Kinship Networks and Rural Entrepreneurs
in China's Transnational Economy

by Yusheng Peng

[November 17, 2006]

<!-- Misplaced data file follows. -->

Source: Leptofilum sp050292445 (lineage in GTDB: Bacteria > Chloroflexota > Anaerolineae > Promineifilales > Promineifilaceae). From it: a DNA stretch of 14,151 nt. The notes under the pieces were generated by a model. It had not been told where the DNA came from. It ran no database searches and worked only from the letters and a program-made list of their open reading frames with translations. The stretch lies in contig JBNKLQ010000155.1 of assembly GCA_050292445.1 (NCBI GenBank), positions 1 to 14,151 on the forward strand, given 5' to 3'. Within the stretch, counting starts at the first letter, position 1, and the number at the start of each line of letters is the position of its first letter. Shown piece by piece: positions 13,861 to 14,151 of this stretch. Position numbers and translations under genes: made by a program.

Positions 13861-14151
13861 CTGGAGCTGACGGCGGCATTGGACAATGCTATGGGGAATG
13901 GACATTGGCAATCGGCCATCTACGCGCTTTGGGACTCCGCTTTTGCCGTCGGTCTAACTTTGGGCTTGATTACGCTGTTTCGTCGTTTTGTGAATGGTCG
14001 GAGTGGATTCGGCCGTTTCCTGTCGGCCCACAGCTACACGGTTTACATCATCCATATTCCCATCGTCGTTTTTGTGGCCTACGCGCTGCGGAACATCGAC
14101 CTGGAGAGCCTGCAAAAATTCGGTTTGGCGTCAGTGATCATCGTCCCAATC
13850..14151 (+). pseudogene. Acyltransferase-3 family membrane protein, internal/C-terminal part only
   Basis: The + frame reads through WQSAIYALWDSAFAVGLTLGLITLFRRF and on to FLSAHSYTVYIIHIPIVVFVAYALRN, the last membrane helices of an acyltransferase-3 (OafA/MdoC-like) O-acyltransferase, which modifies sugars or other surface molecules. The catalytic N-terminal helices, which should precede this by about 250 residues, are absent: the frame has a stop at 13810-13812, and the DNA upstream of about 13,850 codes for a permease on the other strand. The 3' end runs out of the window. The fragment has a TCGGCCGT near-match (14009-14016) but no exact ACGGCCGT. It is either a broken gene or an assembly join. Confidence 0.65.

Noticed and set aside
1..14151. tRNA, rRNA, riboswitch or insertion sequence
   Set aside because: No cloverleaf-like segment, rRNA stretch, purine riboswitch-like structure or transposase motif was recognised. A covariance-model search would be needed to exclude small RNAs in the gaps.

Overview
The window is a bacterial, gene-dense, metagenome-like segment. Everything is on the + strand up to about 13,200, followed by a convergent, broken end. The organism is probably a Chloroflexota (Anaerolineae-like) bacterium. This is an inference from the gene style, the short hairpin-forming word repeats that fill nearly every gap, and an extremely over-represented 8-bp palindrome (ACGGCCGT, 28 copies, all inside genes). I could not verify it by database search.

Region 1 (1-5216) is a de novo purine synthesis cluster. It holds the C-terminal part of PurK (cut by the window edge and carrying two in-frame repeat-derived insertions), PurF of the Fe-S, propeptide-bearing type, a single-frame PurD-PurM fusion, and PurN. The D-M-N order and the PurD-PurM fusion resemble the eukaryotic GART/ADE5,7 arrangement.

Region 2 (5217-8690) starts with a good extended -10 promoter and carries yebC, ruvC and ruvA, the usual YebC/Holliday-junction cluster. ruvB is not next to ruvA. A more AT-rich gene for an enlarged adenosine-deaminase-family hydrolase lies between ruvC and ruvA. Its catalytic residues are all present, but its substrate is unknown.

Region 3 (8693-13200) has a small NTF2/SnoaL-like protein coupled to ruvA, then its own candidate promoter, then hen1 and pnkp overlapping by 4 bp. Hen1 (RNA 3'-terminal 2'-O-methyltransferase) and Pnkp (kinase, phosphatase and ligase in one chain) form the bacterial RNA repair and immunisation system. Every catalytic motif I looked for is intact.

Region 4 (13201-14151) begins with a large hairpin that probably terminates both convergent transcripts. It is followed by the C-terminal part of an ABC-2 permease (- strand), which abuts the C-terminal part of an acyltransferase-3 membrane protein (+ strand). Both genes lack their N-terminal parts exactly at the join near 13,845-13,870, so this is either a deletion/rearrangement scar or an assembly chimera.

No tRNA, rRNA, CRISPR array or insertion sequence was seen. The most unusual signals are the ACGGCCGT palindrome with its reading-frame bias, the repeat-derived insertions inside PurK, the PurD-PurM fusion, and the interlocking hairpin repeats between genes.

Max Weber once observed that the strong lineage system in rural China had impeded the development of entrepreneurial capitalism in China. This paper attempts to reevaluate the old Weber thesis by empirically testing the relationship between kinship networks and the bourgeoning rural industrialization during the reform era. Analysis of village-level data shows that lineage networks, measured by the share of households belonging to the largest surname group, have large positive effects on the count of private entrepreneurs and total workforce size of private enterprises in rural China.  I interpret this finding from a neoinstutionalist perspective and argue that lineage networks support rural entrepreneurs by enforcing informal norms regarding private property rights when formal rules were ambiguous during China’s market transition.







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